What are systemic medications for psoriasis?


Systemic treatments are medications taken internally, either as a pill or an injection. Aside from corticosteroids, most systemic treatments for psoriasis work by suppressing the immune system, which reduces the inflammation and excess cell turnover that causes lesions. Although immunosuppressants can cause severe side effects, they may be effective against persistent psoriasis that doesn't respond to milder treatments. The drugs used include methotrexate, cyclosporine, and hydroxyurea.

A group of biologic agents, known as tumor necrosis factor (TNF) blockers -- first used for treating rheumatoid arthritis and Crohn's disease -- also appear to help psoriasis. These highly targeted drugs go after specific proteins involved in inflammation that may cause psoriasis symptoms. This targeting makes them less harmful than medications that weaken the entire immune system. Unfortunately, they're expensive, and many insurance plans do not cover TNF blockers (such as infliximab and etanercept) because of their high cost.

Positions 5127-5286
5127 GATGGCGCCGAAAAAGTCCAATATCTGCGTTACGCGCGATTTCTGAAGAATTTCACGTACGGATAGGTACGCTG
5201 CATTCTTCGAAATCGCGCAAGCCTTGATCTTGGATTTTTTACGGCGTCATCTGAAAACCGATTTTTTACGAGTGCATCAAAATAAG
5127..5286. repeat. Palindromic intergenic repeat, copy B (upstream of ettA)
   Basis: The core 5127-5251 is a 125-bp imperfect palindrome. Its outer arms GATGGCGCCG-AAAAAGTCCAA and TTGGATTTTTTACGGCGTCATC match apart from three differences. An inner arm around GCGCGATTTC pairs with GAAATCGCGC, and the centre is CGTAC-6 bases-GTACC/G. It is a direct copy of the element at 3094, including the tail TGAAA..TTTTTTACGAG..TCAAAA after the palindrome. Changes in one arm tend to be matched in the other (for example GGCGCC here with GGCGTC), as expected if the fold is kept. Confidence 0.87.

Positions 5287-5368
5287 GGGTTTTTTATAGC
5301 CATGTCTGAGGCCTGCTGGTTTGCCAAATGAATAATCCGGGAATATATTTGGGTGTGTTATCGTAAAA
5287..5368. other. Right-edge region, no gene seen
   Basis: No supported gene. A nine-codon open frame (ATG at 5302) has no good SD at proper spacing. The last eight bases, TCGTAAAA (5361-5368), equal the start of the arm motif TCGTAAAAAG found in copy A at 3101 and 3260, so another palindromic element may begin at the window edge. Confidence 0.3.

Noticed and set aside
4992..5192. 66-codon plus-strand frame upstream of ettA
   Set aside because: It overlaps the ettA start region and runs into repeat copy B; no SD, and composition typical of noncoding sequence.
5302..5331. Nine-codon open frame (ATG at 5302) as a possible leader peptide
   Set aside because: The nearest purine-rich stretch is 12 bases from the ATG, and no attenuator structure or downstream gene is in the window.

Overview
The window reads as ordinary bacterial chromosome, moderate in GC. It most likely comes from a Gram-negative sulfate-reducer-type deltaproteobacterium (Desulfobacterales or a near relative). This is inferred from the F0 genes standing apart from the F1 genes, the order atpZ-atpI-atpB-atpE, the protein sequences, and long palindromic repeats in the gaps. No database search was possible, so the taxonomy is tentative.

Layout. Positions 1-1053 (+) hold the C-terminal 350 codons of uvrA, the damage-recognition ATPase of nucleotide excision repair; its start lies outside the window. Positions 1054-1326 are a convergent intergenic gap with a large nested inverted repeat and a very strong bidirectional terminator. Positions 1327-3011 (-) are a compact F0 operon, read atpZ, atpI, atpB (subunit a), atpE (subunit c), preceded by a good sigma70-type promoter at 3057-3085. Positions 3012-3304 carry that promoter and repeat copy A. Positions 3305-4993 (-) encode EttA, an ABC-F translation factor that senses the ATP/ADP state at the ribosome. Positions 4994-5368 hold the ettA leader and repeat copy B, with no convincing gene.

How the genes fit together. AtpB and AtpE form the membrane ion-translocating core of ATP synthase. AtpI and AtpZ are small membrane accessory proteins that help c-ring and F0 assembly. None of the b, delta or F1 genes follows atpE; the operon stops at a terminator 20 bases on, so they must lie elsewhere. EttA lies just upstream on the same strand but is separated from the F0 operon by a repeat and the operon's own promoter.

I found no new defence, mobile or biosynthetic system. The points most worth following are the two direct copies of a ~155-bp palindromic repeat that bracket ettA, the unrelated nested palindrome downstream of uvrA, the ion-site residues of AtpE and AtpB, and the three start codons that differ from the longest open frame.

Antibiotics and oral retinoids also may be prescribed. Antibiotics do not affect psoriasis directly but may be used when psoriasis flare-ups are triggered by bacterial infection. Retinoids are vitamin A-like compounds that can be used either externally or internally. If you are pregnant or may become pregnant within 3 years, avoid using retinoids in any form.

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Important: This content reflects information from various individuals and organizations and may offer alternative or opposing points of view. It should not be used for medical advice, diagnosis or treatment. As always, you should consult with your healthcare provider about your specific health needs.